Flashcards in Neuroanatomy Deck (46):
What paired structure lies immediately medial to the putamen ?
What is the sea shell shaped structure in the brain ?
Hippocampus in the temporal lobe
Which structure is more rostral - optic chiasm or mammillary bodies ?
What cerebellar peduncles connect the pons to the cerebellum ?
Middle cerebellar peduncles
What cerebellar peduncles connect the midbrain to the cerebellum ?
Superior cerebellar peduncles
What cerebellar peduncles connect the medulla to the cerebellum ?
Inferior cerebellar peduncles
What fluid is produced in the ventricular system ?
Which structures of the ventricular system are connected by the interventricular foramen ?
The lateral and third ventricles
What is the interthalamic adhesion and where is it ?
It's a gap between the third ventricles which had fibres passing through it to connect both sides of the thalamus
What is the clinical term for a rise in intracranial pressure due to obstruction of CSF ?
What 2 structures does the cerebral aqueduct lie underneath ?
Runs the length of the BRAINSTEM underneath the inferior and superior colliculi
Where does the cerebral aqueduct open into 3rd ventricle ?
Junction between the midbrain and forebrain
What structures form the lateral walls of the 3rd ventricle ?
Thalamus and hypothalamus
What secretes CSF?
What is another name for interventricular foramen ?
Foramen of monro
At what level of the brain does the central canal open into the 4th ventricle ?
What is the function of cerebral aqueduct ?
To connect the 3rd and 4th ventricles
Where are sensory neuron ganglions in the spinal cord ?
Where are interneurons in the spinal cord ?
In the spinal cord where are you most likely to find large neuronal cell bodies ?
Ventral horn which contains the motor neurons
What neurons are present in the lateral column ?
Post ganglionic sympathetic neurons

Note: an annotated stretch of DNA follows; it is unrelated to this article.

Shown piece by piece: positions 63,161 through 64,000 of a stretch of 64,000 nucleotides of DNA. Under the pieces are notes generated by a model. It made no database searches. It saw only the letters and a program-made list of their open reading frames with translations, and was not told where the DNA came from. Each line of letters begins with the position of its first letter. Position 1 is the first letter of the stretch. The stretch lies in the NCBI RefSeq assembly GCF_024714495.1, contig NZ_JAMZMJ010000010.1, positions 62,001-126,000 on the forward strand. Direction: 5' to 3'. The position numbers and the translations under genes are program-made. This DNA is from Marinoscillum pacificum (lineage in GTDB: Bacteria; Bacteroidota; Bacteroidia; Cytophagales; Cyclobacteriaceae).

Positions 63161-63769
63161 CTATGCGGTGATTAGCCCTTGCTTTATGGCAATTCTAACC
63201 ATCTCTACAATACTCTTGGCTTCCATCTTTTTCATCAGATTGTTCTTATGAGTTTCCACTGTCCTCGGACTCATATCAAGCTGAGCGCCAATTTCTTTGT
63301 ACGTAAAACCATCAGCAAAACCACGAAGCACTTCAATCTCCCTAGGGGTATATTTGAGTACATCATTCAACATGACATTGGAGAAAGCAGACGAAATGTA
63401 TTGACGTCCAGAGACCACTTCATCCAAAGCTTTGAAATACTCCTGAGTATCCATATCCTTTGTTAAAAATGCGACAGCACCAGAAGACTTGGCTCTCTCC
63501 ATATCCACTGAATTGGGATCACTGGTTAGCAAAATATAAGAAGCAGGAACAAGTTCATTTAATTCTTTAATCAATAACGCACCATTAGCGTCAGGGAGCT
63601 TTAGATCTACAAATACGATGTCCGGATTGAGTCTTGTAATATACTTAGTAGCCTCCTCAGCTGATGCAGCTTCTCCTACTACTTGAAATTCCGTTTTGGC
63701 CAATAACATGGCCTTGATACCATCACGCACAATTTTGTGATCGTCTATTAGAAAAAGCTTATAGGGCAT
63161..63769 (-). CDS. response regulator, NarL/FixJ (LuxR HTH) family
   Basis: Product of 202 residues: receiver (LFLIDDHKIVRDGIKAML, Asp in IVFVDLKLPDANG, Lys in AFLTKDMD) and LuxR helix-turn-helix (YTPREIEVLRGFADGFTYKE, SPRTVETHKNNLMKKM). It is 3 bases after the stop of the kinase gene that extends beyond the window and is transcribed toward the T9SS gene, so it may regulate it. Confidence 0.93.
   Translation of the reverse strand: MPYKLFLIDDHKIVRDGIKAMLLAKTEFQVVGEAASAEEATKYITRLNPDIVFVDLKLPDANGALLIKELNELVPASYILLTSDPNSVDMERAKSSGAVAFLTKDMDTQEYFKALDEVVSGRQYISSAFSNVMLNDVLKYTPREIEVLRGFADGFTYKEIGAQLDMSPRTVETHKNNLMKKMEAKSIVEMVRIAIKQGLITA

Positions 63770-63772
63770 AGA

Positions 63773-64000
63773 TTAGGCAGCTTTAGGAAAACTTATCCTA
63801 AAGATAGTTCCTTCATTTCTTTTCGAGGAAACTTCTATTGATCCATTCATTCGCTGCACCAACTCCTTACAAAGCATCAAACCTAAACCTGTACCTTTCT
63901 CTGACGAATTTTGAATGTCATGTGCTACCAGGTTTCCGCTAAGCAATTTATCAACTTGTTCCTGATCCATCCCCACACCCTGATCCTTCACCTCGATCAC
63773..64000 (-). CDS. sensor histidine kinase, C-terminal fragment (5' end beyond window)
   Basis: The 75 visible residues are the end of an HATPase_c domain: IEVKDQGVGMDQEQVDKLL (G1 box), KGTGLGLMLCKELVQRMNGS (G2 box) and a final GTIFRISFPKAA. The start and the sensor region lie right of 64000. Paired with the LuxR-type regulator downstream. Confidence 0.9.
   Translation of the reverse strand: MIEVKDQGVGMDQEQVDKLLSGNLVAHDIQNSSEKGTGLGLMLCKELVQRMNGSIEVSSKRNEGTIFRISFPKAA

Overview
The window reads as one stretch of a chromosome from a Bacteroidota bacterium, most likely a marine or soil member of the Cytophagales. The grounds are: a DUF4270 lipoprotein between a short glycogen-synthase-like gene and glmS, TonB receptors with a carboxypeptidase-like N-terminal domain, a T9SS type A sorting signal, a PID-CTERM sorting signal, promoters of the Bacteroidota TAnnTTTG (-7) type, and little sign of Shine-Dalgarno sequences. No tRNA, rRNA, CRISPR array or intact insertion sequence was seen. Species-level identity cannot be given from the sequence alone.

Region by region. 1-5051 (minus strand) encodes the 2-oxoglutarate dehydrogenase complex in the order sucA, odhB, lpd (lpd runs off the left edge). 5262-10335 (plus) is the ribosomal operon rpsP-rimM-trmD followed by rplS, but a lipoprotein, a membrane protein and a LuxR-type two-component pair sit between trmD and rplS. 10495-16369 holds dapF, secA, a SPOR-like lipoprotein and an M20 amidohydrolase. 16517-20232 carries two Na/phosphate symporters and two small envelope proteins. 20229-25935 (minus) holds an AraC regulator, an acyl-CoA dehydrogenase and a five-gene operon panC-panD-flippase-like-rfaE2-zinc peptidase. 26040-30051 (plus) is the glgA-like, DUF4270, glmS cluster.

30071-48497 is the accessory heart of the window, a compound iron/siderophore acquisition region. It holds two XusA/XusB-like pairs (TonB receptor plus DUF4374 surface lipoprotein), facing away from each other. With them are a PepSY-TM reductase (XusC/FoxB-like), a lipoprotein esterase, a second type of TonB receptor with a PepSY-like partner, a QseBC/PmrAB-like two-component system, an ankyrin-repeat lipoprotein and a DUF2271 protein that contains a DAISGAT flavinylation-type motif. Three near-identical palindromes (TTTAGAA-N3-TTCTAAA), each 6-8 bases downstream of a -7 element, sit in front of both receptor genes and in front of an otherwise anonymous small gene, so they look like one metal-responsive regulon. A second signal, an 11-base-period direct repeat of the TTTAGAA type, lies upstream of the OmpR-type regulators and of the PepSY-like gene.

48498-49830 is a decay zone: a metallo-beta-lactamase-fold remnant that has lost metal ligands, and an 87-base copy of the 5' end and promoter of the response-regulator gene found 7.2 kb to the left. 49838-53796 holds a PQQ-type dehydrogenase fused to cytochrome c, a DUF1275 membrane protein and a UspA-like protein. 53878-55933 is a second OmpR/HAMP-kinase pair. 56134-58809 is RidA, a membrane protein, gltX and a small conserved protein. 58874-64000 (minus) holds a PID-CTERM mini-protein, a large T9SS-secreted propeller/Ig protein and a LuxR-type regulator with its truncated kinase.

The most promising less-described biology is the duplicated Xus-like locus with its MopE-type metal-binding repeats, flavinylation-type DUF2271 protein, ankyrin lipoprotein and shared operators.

Which level of the spinal cord is the lateral horn seen most clearly ?
Which tracts arise in the red nucleus and tectum and what one lies most dorsally ?
Rubrospinal tract from red nucleus and tectospinal tract from superior colliculus
Rubrospinal tract lies most dorsally
Rubrospinal - controls the tone of limb flexor muscles
Tectospinal - thought to mediate reflex movement in response to visual stimuli
What is the fasiculus cuneatus and fasiculus gracilis?
They are dorsal column tracts which carry info about proprioception and discriminative touch
Gracilis- join spinal cord at sacral, lumbar, and lower thoracic levels
Cuneatus- join spinal cord at upper thoracic and cervical levels
Carry info from ipsilateral side of the body
Which lies more laterally, fasiculus cuneatus or fasiculus gracilis ?
What structures make up the basal ganglia ?
Caudate nucleus, putamen and globus pallidus
Which electrodes in an EEG are positioned closest to the visual cortex ?
O1 and O2
When would you expect to see beta waves ?
When you are awake and during REM sleep
Which waves out of alpha and delta waves have the largest amplitude ?
Why do delta waves have a larger amplitude ?
Because these waves are more active when you are sleeping so the firing is more consistent so they are more synchronised and therefore the waves can join together to create a bigger amplitude
What types of clinical uses does the EEG have ?
Diagnosis of sporadic CJD - rare and fatal brain condition that causes brain damage to get worse and worse - due to an abnormal prion protein
Diagnosis of epilepsy
Diagnosis of brain death
What are the cranial nerves in order ?
Which cranial nerves enter/exit the pons(pons/medulla boundary) ?
Abducens, facial, vestibuilocochlear and trigeminal
Which cranial nerves enter/exit the midbrain ?
Occulomotor and trochlear
Which cranial nerve exits on the dorsal surface ?
Which cranial nerves have both afferent and efferent branches ?
Which nerve would be used to carry info relating to very sweet food ?
Which cranial nerve is used to carry info relating to bitter food ?
Which cranial nerve is used to control chewing ?
What is the function of the pons ?
Connection between cerebrum and cerebellum involved in coordination of movements
What is the function of the medulla ?
Peripheral control centre and origination of seven cranial nerves
What does hemiplegia mean ?
An inability to move one side
What are the clinical consequences of left optic tract lesion ?
Homonymous hemianopia- loss of sight in the right visual fields from both eyes
What are the common causes of hemiballismus ?
Lesion, stroke or tumour
What are common causes of upper motor neurons disease ?
Stoke or spinal cord transection